The biggest mistake a brewer can make is to spend time and money making a quality beer wort or wine must but fail to take the time to clean and sanitize their equipment. All kinds of surprises await the brewer who uses unclean equipment- bacterial infections, wild yeast ferments, gushing bottles, a plethora of off-flavors and aromas... The first step to consistent and predictable results is employing sanitary procedures.
First, it's important to understand that cleaning and sanitizing are two separate procedures, neither one difficult. Cleaning is the act of removing physical particulate matter from something, such as your fermenter. If you have, for example, dried yeast stuck on the sides of your fermenter after doing a ferment, use an appropriate cleaner such as Oxygen Brewery Wash, PBW, or OneStep to help break up the particulates and scrub the surface with a non-abrasive scrubber, brush, or towel. Dish soap is not recommended as soap residue can produce off-flavors and aromas in your product.
Used bottles often benefit from a cleaning as there may be dried yeast sediment or other material in the bottom. The best way to reduce your time and energy cleaning is to clean as soon as possible; rinse bottles out well immediately after emptying them and don't let dirty fermenters sit for long without cleaning. Once particulates dry, they are much harder to remove from surfaces.
Once your equipment is clean, you must sanitize it before subjecting your beer, wine, or other beverage to it. Sanitizing is killing 99.99% of all microorganisms on a surface. To do this, use a food-grade sanitizer such as IoStar or StarSan; bleach is not recommended as it is not food grade, may be difficult to remove from plastics, and trace amounts can produce off-flavors and aromas. Merely mix sanitizers to the recommended concentrations and make sure that the sanitizing solution thoroughly contacts all surfaces of any equipment that will come in contact with your beer or wine. This includes fermenters, airlocks, siphoning equipment, bottles, etc.
Sanitizing procedures should be done just prior to use. Sanitizing a week, day, or even hours prior to using the equipment does no good as it may become recontaminated by airborne yeasts and bacterias in that time period.
If this sounds complicated or like a lot of work, it really isn't. It is, however, absolutely necessary and should never be dismissed. Happy brewing!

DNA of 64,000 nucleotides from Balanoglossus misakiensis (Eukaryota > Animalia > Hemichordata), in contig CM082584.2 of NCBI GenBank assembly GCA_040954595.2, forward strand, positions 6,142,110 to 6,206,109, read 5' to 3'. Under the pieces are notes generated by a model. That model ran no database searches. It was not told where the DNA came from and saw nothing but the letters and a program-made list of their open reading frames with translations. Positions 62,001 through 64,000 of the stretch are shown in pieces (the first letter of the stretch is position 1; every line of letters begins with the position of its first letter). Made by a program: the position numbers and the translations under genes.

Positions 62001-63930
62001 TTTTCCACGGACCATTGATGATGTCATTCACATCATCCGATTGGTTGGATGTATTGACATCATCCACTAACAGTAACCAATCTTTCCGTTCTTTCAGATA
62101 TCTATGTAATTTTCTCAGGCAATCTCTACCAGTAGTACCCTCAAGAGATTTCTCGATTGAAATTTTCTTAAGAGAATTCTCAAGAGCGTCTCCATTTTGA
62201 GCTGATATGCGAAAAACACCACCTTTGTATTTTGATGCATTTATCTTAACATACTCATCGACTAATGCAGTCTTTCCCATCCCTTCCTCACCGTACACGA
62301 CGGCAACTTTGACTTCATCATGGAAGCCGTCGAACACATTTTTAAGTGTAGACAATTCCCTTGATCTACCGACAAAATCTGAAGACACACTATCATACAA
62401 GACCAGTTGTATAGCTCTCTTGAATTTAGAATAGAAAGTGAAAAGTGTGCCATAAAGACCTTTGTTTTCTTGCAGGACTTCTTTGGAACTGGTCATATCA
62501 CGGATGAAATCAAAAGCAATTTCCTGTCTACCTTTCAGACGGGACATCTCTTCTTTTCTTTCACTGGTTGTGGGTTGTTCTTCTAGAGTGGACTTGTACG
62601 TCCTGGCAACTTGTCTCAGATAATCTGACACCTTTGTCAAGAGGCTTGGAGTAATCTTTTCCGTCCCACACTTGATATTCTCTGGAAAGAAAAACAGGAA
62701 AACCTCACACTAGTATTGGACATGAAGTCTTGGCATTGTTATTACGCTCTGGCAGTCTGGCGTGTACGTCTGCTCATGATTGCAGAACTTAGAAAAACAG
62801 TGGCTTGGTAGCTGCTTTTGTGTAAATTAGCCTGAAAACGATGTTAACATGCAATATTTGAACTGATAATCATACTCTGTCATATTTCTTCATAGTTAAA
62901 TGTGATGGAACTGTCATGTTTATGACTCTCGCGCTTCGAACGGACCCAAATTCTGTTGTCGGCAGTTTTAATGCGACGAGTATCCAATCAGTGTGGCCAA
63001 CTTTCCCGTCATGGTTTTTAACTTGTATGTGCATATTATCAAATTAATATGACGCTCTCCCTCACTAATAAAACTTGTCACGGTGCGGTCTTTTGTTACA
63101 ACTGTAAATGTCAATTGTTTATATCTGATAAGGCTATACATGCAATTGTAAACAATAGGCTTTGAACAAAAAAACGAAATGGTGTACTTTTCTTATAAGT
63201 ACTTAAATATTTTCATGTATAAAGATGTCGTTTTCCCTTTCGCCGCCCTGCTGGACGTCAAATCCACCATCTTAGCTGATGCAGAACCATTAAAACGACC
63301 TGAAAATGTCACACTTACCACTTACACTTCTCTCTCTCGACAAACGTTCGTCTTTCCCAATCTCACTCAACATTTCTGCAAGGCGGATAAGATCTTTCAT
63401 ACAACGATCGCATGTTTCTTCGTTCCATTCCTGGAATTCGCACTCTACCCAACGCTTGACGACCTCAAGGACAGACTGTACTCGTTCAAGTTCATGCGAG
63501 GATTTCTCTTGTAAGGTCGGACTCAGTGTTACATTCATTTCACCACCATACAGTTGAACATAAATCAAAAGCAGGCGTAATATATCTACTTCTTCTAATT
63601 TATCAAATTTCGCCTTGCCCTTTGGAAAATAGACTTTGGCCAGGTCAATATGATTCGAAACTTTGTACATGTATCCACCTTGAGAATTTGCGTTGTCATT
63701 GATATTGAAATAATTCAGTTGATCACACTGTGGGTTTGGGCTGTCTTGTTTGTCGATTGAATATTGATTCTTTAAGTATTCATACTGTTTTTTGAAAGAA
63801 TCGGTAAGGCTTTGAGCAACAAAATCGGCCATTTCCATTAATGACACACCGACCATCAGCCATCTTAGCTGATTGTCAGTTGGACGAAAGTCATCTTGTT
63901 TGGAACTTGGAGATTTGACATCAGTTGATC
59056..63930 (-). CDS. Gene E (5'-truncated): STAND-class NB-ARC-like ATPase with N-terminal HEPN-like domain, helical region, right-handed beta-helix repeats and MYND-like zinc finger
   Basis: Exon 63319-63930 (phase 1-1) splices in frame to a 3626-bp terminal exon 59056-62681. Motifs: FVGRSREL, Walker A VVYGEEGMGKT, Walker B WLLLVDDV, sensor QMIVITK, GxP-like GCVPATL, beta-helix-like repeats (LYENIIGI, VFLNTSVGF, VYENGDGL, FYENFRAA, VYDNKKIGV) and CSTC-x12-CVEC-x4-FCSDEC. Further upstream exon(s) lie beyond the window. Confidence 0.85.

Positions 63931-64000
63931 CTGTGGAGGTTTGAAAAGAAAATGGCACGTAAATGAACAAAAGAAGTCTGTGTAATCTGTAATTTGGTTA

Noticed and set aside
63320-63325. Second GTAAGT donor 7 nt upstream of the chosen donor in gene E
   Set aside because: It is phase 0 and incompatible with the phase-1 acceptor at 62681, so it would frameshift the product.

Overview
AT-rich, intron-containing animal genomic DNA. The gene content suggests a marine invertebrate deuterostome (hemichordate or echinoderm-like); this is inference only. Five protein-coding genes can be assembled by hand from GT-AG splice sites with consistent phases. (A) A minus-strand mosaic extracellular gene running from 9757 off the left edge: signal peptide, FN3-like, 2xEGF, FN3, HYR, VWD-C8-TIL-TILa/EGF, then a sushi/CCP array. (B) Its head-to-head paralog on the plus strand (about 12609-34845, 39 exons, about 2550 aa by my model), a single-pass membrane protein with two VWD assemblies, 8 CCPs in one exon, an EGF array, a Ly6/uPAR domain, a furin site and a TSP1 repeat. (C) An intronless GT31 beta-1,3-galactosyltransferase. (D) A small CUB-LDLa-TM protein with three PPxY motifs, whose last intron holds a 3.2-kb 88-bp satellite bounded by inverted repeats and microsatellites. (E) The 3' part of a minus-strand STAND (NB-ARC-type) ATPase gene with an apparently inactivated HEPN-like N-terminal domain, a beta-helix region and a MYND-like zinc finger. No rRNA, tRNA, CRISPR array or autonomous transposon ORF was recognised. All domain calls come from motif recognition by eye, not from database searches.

American Pale Ale (AG)
An American classic. Pleasant light malt base with balanced hop character and a nice floral and citrus nose. An easy drinking session beer for any season. Optional: Add an extra ounce of hops to dry hop or add late in boil. Some nice options include: Ahtanum, Cascade, or Simcoe. Kit includes 11.5 pounds of milled malt. Ingredients: Briess 2-row,...
English Style extra special bitter. While it is special, it is not particularly bitter. Delicious underlying malt flavors with pleasant English hops atop. A very nice ale. Kit includes 11.25 pounds of milled malt. Ingredients: Maris Otter, Crystal 60, Aromatic, Acidulated Malt, Pale Chocolate, Pilgrim, East Kent Golding, Fuggle and London Ale ye...
IPA Ale (AG)
America loves IPA, and this is our answer. A nice flavorful malt backbone holds up the hops, which provide a firm, but not "enamel-removing" bitterness with a dank pine and citrus aroma. Optional: Add an extra ounce of hops to dry hop or add late in boil. Some nice options include: Ahtanum, Cascade, or Simcoe. Kit includes 12.5 pounds of milled ...
Darker than a brown and more mild than a stout, porter strikes a nice balance in the world of dark beer. This easy-drinking porter has a pleasant light roastiness as well as hints of bitter chocolate and some mild nutty coffee notes. Kit includes 11.75 pounds of milled malt. Ingredients: Maris Otter, Chocolate, English Crystal 150, Brown Malt. E...
Rye Pale Ale (AG)
A full-bodied pale ale with a firm bitterness and a tropical citrusy nose courtesy of the Amarillo. Wheat and Rye add body, with the latter also imparting the characteristic spicy slickness that people love from rye. Optional: Add an extra ounce of hops to dry hop or add late in boil. Some nice options include: Cascade, Chinook, or Simcoe. Kit i...
A smooth Irish-style stout with bitter roastiness and a rich mouthfeel. Quite tasty. Kit includes 13.25 pounds of milled malt. Ingredients: Maris Otter, Black Patent, Roasted Barley, Flaked Barley. Brewers Gold, Fuggle, and Irish Ale yeast.